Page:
UPDATE 11 P.M.: We've seen it more than once. A fight break outs at a school and within minutes social media is flooded with videos. All taken by kids on their cell phones. It was no different Thursday afternoon when a fight broke out at Western High School.
Hailee Compton said she walked into the cafeteria as the fight was escalating.
"Nobody was helping anyone do anything they were just standing there with their phones," said Compton.
She described the moments when police officers tried to break up the fight and pepper sprayed as many as 50 students before arresting four.
"Kids were just on the sidelines not doing anything. There were kids on the ground crying and groaning,
screaming," she said.
Gryphon Ward is the founder of Ignite Teen Treatment Center which specializes in rehab and mental health treatment for teenagers.
"You give kids an opportunity to document their existence and they are going to take it," said Ward.
He said teens face a lot of peer pressure to live out their lives online, record what's happening and share it with the world.
"There is a certain social pressure to be impressive via the internet that didn't use to exist," said Ward.
Ward said while social media gives young people more insight into what other people their age are going through at any given time; adults haven't done enough to familiarize themselves with how kids use it. So its hard for them to teach them to be more responsible.
"I think we need to reconsider where these devices fit in our lives and start educating ourselves on how to utilize these devices as tools," Ward said.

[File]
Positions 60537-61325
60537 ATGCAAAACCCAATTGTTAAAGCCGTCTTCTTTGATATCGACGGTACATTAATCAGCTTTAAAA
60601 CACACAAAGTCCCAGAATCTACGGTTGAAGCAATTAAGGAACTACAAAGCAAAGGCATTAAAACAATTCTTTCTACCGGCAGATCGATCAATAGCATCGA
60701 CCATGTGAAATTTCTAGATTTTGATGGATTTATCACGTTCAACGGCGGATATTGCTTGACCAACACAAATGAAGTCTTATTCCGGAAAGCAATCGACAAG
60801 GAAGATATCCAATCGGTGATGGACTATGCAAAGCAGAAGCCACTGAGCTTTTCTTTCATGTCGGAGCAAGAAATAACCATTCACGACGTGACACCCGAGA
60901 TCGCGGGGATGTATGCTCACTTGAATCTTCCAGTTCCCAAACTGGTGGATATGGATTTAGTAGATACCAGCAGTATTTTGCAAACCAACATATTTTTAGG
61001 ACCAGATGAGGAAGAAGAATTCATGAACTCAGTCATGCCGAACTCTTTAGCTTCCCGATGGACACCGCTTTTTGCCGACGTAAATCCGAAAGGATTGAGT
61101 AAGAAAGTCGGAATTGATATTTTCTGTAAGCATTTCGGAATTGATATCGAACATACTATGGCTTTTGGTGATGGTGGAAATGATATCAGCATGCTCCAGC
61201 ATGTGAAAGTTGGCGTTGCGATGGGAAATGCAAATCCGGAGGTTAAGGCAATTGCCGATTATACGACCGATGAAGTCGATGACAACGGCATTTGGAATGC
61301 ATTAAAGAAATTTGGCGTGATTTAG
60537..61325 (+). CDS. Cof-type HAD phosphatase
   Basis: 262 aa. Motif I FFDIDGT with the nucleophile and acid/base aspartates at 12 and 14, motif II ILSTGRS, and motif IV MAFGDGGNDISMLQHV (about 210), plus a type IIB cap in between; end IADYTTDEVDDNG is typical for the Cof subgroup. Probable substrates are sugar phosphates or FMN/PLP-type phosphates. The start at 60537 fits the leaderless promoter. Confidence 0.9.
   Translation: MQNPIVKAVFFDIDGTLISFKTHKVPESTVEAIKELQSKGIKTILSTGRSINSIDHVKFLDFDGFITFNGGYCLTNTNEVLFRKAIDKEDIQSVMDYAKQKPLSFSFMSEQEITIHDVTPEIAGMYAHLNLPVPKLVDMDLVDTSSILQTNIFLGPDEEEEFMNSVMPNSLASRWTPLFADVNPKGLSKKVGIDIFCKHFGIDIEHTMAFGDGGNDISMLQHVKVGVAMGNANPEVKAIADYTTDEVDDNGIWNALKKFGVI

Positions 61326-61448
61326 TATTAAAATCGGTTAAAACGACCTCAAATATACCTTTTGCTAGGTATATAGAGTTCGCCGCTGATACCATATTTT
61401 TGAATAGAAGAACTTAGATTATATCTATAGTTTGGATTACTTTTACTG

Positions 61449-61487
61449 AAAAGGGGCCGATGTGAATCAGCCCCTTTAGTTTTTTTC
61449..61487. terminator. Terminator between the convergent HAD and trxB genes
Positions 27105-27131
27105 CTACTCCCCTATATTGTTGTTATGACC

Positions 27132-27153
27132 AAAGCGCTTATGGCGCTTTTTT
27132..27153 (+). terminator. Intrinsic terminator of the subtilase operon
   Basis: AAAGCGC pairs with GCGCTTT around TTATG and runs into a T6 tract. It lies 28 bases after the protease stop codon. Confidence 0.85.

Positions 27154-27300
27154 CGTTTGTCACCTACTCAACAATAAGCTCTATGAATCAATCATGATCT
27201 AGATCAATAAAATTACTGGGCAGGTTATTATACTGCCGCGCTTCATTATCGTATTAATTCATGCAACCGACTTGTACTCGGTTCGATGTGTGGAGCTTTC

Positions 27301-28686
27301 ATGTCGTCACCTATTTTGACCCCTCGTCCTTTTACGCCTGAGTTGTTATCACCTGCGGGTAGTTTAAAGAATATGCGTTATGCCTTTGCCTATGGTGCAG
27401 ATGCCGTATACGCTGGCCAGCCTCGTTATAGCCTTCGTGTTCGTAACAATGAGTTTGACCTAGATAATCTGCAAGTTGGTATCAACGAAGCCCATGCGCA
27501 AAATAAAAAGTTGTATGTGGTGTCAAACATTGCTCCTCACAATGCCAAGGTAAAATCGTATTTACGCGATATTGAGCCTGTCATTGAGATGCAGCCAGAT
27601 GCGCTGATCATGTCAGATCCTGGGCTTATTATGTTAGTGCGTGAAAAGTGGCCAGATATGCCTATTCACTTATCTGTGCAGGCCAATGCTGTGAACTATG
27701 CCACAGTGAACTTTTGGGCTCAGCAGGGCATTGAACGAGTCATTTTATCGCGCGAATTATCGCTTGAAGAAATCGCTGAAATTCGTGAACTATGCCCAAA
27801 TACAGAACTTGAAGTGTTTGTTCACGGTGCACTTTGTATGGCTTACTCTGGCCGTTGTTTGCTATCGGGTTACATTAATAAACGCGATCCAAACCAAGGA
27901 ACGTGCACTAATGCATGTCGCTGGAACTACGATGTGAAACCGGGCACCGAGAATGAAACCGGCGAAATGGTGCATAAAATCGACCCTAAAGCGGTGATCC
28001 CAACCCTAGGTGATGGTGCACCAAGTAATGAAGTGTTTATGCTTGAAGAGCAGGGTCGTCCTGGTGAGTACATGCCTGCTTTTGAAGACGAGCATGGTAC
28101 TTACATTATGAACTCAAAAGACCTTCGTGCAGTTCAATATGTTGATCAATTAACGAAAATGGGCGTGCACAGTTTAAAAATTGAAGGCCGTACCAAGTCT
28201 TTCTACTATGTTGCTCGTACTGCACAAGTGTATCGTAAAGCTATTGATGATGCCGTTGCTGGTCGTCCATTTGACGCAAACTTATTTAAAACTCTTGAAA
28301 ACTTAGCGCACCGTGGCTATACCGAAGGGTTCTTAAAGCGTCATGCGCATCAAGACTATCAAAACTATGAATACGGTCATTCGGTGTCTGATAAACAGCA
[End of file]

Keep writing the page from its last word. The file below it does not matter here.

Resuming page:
PREVIOUS STORY: Multiple students were pepper sprayed earlier today during a fight involving several students at Western High School near Bonanza Road and U.S. 95.
School police say the fight started in the school's cafeteria and spilled out into the quad.
Pepper spray was used by officers to break up the fight. About 12 students were involved in the fight but 45 to 50 students were affected by the pepper spray.
“We’ve always recommended when there's a disturbance or fight, we discourage the on lookers, we discourage that because it can evolve and end up like this situation today," says Roberto Morales, Clark County School District Police.
Medical attention was provided to the students. School police say there have been daily fights at the school.
Four students were arrested and transported to Clark County Juvenile Detention Center. Police said in a press conference that "racial differences" was a factor. They also encouraged students not to stand by and post to social media during these type of incidents, saying that it encourages such behavior.
School police also pepper sprayed two large groups of boys in October 2017 to break up a fight. Six students received citations for that incident.
A Western High School student was also tased and arrested in October 2017 after the student allegedly verbally and physically abused a staff member.